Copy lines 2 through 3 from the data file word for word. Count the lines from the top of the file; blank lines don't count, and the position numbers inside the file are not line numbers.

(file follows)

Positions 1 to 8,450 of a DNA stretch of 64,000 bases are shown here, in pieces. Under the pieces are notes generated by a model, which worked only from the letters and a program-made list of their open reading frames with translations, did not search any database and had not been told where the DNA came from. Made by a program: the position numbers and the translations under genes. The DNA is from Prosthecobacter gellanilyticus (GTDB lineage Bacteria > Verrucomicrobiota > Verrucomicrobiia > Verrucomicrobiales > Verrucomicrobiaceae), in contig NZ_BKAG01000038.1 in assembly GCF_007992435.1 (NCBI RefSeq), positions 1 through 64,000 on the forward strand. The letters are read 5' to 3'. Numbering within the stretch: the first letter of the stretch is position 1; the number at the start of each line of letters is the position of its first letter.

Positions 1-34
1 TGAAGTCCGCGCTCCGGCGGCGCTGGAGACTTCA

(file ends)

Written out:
Positions 1-34
1 TGAAGTCCGCGCTCCGGCGGCGCTGGAGACTTCA